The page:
The 3,500 MHz is a spectrum companies need to provide 5G, which requires more bandwidth to expand internet capabilities.
The auction, initially scheduled for June 2020, is expected to take several weeks with the Canadian government selling off 1,504 licences in 172 service areas.
Smaller operators are going into the auction complaining that recent regulatory rulings have further tilted the scales in the favour of the country's three biggest telecoms companies – BCE, Telus and Rogers Communications - which together control around 90 percent of the market as a share of the revenue.
Canadian mobile and internet consumers, meanwhile, have complained for years that their bills are among the world's steepest. Prime Minister Justin Trudeau's Liberal government has threatened to take action if the providers did not cut bills by 25 percent.
The last auction of the 600 MHz spectrum raised $2.87 billion for the government.
The companies have defended themselves, saying the prices they charge are falling.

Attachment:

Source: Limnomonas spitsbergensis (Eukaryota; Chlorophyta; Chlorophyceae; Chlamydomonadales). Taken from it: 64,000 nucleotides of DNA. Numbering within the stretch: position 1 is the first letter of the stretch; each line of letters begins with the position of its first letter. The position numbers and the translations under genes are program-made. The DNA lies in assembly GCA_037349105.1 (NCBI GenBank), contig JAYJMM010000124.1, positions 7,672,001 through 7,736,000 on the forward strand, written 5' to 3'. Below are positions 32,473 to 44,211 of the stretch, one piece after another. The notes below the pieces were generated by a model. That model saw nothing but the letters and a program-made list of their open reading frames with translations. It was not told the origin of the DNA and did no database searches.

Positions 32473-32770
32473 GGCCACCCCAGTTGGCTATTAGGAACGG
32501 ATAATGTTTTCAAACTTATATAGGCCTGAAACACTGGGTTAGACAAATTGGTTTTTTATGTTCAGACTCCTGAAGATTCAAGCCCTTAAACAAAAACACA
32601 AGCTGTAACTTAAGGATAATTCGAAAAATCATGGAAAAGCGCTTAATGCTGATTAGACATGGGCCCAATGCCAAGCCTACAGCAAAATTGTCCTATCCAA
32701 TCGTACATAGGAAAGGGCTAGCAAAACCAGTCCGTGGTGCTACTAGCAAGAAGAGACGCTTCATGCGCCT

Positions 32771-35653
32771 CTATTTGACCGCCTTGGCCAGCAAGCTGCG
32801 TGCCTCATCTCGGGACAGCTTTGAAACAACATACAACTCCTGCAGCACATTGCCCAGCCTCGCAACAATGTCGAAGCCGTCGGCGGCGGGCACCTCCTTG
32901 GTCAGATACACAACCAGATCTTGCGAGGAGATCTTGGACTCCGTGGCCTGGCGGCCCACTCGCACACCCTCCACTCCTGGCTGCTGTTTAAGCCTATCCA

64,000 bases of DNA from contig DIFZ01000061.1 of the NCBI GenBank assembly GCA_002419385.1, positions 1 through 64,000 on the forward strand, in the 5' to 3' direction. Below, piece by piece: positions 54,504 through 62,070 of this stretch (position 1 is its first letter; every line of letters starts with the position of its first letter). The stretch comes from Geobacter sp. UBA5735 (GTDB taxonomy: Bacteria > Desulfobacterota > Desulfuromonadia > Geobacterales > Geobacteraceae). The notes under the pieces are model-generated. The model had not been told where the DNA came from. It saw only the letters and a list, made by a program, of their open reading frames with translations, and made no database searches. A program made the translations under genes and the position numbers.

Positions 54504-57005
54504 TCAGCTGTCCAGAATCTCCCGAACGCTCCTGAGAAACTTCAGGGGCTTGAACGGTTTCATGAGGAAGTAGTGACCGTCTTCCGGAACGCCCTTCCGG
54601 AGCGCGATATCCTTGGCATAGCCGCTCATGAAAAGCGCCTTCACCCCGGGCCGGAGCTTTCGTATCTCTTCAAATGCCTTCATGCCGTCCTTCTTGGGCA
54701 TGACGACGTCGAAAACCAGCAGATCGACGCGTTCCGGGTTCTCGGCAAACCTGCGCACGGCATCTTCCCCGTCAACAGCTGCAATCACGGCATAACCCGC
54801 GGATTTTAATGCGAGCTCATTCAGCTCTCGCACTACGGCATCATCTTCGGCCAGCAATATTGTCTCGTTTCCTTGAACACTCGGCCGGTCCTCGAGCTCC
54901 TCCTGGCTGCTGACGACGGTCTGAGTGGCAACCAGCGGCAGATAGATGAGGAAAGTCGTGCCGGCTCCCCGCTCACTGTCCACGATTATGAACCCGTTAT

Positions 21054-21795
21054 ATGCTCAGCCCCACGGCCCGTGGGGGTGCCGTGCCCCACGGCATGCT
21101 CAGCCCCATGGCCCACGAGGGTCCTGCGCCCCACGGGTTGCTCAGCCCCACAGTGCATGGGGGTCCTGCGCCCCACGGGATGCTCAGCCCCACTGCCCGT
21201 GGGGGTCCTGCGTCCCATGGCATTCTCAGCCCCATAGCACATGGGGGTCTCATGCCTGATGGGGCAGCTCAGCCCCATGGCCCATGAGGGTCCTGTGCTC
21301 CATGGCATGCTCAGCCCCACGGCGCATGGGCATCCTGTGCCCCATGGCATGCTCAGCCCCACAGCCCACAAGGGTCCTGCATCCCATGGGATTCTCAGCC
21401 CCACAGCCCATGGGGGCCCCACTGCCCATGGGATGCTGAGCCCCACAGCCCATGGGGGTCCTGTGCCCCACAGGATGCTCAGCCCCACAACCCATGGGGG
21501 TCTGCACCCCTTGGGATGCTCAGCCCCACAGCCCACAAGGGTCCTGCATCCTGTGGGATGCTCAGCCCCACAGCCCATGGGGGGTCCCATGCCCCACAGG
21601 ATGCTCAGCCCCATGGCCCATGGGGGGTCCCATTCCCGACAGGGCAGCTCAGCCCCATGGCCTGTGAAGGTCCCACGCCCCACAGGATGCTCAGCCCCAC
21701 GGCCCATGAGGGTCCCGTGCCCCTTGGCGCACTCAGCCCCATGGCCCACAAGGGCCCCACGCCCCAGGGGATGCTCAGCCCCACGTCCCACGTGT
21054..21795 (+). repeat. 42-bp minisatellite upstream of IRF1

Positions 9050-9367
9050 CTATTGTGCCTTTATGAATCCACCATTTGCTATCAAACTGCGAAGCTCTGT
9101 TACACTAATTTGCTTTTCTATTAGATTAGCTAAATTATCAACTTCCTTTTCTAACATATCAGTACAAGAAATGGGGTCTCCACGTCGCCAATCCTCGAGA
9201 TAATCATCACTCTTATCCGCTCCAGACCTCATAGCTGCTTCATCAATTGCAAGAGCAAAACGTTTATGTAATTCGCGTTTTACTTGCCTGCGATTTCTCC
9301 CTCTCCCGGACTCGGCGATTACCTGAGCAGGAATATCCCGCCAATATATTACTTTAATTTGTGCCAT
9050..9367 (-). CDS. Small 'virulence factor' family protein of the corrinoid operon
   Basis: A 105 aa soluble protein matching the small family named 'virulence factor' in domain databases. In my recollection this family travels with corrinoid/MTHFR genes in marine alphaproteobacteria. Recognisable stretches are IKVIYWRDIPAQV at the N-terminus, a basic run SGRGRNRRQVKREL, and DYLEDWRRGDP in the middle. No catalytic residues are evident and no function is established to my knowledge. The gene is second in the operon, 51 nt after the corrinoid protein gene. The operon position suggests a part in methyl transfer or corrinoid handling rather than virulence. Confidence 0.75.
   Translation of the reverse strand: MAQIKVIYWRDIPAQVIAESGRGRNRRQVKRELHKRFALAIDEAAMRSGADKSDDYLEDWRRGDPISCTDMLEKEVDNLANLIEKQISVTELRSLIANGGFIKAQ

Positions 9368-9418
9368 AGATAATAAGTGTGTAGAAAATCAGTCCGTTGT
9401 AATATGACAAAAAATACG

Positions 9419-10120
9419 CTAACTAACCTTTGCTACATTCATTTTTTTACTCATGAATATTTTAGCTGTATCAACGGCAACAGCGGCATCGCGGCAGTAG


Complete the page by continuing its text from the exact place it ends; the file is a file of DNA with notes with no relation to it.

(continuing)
Some experts say the government has been trying to level the playing field with its decision to set aside a proportion of spectrum in certain areas for smaller companies.
Gregory Taylor, a spectrum expert and associate professor at the University of Calgary, said he was pleased the government was auctioning off smaller geographic areas of coverage.
In previous auctions where the license covered whole provinces, "small providers could not participate because they could not hope to cover the range that was required in the licence", Taylor said.
Smaller geographic areas mean they have a better chance of fulfilling the requirements for the license, such as providing service to 90 percent of the population within five years of the issuance date.
The auction has no scheduled end date, although the federal ministry in charge of the spectrum auction has said winners would be announced within five days of bidding completion.